In the October issue of Blood the group published novel findings demonstrating a critical role for VWF glycosylation in determining its circulatory half-life. By examining the clearance of various truncated fragments of VWF, we observed that the A domains of VWF contain a receptor-recognition site important in mediating VWF binding to macrophages in vitro, and in regulating VWF clearance by macrophages in vivo. Furthermore site-directed mutagenesis demonstrated a key role for N-linked glycan structures at position N1515 and N1574 within the A domains in protecting VWF against macrophage-mediated clearance. More specifically, the protective effect of these large complex N-linked glycan structures may be due to steric hindrance, with shielding of cryptic binding sites for macrophage clearance receptor low density lipoprotein receptor-related protein 1 (LRP1).

Defining the mechanisms underpinning VWF clearance is not only of direct translational relevance, but may also have important implications for the development of novel therapeutic agents with significant commercial appeal. For example, the estimated cost of clotting factor concentrates to the global market is predicted to exceed €10 billion per annum by 2020. It is therefore perhaps unsurprising that major pharmaceutical companies (including Baxter®, Bayer®, Novo Nordisk® and Octapharma®) are actively pursuing development of longer-acting coagulation factor products (including VWF and FVIII) as a priority. Our novel findings further scientific understanding in relation to the molecular mechanisms involved in regulating coagulation glycoprotein clearance from plasma.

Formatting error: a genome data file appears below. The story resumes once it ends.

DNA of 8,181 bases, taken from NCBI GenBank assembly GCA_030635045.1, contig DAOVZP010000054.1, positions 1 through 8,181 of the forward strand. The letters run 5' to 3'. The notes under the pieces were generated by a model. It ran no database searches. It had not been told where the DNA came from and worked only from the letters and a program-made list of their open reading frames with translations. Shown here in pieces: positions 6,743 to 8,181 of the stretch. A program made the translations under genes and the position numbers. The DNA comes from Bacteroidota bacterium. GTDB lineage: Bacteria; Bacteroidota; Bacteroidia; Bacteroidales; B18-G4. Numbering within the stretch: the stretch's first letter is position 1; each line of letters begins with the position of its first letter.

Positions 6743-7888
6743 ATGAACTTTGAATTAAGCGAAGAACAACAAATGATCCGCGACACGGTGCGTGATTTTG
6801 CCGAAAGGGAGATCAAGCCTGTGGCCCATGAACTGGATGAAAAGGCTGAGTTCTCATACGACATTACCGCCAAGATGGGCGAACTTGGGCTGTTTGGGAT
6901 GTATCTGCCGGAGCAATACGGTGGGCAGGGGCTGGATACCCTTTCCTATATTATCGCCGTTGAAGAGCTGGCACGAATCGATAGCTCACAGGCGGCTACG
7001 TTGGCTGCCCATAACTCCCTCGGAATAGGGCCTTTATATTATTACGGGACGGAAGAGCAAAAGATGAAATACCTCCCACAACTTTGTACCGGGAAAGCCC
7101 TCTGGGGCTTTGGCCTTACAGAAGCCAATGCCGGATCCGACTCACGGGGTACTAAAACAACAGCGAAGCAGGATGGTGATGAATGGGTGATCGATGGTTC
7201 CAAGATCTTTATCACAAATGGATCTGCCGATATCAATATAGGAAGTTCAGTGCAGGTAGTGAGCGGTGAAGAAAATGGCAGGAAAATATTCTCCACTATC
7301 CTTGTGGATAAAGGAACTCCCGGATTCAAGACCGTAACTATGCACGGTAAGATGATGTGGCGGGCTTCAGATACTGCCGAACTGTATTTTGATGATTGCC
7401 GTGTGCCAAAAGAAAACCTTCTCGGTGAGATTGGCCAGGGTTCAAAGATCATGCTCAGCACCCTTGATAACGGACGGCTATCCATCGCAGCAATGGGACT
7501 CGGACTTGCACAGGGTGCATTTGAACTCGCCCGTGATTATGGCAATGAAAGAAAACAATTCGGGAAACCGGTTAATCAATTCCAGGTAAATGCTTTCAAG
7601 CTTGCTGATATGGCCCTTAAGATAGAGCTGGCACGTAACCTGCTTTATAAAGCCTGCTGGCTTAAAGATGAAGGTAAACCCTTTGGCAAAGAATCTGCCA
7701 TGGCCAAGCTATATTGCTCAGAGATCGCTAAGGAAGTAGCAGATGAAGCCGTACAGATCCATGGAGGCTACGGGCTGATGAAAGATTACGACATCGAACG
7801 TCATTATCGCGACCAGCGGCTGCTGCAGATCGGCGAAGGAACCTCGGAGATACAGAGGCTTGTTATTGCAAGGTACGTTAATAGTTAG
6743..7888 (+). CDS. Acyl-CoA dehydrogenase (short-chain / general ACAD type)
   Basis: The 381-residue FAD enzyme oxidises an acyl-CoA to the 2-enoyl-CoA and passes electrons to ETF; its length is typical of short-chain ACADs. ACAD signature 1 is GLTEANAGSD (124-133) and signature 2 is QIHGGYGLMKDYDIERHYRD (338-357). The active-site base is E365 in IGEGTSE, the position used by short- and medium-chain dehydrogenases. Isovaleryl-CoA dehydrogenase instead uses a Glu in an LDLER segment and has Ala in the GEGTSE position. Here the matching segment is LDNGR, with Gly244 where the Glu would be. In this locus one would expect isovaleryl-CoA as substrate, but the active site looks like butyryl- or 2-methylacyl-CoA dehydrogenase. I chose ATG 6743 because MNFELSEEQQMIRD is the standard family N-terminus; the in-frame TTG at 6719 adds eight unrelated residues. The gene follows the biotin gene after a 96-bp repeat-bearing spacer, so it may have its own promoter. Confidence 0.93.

McGettrick AF, Corcoran SE, Barry PJ, McFarland J, Crès C, Curtis AM, Franklin E, Corr SC, Mok KH, Cummins EP, Taylor CT, O’Neill LA, Nolan DP. Trypanosoma brucei metabolite indolepyruvate decreases HIF-1α and glycolysis in macrophages as a mechanism of innate immune evasion. Proc Natl Acad Sci U S A. 2016 Nov 29;113(48):E7778-E7787. PMID: 27856732.

Dr. Anne McGettrick and Sarah Corcoran at Trinity College Dublin lead a team of researchers including Dr. Annie Curtis (now at MCT) on a study that uncovered how the African parasites trypanosomes evade the immune system in their hosts, The biochemists have unearthed a metabolic by-product of trypanosome activity known as indolepyruvate modulates the inflammatory response of the host and evades immune detection. This discovery may offer excellent possibilities for developing anti-trypanosome drugs and therapies because inhibiting the production of indolepyruvate may be key in fighting the parasite. Full details can be found here https://www.tcd.ie/news_events/articles/solving-a-putrid-camel-pee-riddle-may-aid-millions-affected-by-sleeping-sickness/7385